Book traversal links for 6.1 Introduction
In high TB burden countries, the capacity to manage TB in children and adolescents is often centralized at the tertiary or secondary level of health care rather than being decentralized at the PHC level where children and adolescents with TB or TB exposure commonly seek care (5, 157). Care at higher levels in the health system is often managed in a vertical, non-integrated way. Children and adolescents with TB may go undetected because of missed opportunities for contact investigation, TB prevention, detection and care, and as a result of weak integration of child and adolescent TB services with other programmes and services, especially IMCI, malnutrition and HIV services.
If not addressed, such access challenges contribute to preventable delays in diagnosis and treatment, which may lead to increased disease severity, suffering and mortality. An important step towards improving access to TB prevention and management of TB in children and adolescents is the provision of decentralized, family-centred integrated care (5).
Integrated, patient-centred care and prevention is a key pillar of the WHO End TB Strategy and aims to ensure all people with TB have access to affordable high-quality services according to their needs and preferences (7). This is further underpinned in the 2018 WHO roadmap towards ending TB in children and adolescents (5), which calls for the implementation of integrated family- and community centred strategies (Box 6.1).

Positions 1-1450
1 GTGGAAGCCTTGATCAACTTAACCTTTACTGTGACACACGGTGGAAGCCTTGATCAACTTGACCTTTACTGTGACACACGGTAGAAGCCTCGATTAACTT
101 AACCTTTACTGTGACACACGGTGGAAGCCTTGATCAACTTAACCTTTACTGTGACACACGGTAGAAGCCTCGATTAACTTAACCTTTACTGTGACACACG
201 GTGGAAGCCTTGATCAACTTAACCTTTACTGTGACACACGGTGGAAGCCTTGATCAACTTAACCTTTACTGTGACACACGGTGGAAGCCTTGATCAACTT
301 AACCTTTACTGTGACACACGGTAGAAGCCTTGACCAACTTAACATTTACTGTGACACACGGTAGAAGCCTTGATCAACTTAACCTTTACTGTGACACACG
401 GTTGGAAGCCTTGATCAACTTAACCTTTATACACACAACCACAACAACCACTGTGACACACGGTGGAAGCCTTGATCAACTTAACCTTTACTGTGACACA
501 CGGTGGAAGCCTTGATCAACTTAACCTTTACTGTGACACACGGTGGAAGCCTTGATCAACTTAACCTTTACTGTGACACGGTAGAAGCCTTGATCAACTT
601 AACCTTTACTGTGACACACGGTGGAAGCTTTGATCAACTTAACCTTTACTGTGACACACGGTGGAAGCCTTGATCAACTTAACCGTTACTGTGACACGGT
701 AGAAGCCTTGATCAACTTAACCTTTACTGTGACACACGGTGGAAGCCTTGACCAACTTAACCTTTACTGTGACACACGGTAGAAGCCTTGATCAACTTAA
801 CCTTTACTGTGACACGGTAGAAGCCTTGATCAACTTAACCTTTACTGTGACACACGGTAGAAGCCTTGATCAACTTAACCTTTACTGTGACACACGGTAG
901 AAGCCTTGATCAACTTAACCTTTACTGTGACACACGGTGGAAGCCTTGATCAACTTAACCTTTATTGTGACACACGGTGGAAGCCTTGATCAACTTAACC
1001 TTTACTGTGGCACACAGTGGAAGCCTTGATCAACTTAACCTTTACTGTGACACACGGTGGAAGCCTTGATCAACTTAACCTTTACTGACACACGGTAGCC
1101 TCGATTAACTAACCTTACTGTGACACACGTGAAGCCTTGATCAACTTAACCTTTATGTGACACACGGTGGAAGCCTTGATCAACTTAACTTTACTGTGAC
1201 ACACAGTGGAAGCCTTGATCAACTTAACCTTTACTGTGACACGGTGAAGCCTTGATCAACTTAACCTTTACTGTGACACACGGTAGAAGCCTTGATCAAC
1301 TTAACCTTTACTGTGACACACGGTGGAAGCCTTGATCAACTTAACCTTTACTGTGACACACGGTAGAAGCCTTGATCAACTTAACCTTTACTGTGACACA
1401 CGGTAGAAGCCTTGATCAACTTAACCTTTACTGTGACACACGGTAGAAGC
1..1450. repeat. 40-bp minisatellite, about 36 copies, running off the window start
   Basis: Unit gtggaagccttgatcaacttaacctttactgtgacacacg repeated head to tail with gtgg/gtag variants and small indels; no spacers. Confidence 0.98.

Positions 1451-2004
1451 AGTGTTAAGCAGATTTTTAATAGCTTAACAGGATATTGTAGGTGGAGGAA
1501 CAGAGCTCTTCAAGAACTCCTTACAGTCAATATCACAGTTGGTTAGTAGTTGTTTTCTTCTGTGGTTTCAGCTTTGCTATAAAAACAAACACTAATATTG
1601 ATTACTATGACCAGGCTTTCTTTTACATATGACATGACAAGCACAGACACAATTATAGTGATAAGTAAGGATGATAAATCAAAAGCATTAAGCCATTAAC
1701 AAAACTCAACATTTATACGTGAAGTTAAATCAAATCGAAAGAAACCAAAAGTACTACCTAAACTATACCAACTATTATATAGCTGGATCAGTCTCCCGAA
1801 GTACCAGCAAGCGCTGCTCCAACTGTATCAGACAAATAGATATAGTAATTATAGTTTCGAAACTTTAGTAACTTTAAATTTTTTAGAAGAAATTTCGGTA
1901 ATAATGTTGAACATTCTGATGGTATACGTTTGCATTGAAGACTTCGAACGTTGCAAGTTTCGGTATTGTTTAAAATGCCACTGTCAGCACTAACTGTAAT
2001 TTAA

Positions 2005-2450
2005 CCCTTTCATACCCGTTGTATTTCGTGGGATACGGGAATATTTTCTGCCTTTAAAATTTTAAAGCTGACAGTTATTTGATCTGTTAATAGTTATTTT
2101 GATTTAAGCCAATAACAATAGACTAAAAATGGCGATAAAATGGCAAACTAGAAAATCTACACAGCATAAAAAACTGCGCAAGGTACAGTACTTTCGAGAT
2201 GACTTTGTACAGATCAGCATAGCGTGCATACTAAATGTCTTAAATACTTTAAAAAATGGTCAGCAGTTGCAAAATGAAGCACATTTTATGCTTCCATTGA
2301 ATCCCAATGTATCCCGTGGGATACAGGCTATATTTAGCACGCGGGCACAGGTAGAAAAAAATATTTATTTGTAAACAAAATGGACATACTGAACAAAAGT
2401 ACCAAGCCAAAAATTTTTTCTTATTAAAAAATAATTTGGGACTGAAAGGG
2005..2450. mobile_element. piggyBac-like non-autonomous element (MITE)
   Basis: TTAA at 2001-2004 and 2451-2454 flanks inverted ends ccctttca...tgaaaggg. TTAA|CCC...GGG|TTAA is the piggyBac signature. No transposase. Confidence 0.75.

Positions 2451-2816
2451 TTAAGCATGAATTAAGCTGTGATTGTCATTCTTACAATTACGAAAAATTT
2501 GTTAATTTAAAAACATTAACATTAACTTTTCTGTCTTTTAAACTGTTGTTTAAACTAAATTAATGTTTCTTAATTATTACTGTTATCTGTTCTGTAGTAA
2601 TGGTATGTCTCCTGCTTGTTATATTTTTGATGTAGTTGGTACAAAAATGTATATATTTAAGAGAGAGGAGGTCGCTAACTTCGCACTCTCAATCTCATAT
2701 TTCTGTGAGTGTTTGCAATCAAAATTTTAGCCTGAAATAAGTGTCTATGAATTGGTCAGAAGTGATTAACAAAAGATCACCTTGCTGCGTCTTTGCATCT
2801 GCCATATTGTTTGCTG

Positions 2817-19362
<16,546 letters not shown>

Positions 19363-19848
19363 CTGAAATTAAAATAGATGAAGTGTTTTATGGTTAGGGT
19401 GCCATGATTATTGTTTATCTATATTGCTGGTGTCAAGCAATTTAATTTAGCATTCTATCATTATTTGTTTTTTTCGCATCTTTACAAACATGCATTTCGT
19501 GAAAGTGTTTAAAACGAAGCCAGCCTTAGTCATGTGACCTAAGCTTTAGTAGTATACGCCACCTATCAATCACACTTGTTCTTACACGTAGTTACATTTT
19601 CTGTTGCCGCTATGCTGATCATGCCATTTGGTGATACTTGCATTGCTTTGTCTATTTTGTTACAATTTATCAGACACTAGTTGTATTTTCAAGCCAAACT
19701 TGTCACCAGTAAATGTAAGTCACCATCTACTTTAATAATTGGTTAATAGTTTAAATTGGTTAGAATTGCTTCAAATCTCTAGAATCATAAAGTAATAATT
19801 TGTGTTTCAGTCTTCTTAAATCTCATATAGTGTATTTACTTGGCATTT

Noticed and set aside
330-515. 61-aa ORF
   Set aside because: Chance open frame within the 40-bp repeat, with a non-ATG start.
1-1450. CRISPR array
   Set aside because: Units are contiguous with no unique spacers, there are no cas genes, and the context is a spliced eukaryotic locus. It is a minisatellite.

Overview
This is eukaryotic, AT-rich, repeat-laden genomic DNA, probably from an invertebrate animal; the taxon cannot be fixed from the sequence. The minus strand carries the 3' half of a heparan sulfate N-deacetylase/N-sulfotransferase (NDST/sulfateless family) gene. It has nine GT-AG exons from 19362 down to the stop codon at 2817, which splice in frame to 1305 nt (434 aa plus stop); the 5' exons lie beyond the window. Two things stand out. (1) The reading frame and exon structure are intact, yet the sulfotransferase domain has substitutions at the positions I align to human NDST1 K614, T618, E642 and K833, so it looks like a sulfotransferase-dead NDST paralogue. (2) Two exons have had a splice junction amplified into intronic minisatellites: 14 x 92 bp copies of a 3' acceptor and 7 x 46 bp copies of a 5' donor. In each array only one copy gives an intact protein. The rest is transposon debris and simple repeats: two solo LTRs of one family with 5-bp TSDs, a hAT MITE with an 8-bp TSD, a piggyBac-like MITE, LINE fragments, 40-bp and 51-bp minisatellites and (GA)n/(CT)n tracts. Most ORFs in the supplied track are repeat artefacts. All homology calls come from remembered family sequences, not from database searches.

This chapter focuses on models of care to increase access to children’s and adolescents’ TB services. WHO recommendations related to models of care for TB services for children and adolescents are presented in Box 6.2. These approaches aim to bring TB services closer to where children, adolescents and families live. As the recommendations are new, evidence on the best ways to implement these recommendations is emerging, and national programmes are encouraged to document examples of best practice in this area.
This chapter also discusses engagement of the private sector, DSD models, and mitigation measures in the context of health emergencies such as the COVID-19 pandemic. Decentralization and family-centred integrated care are included in the list of definitions.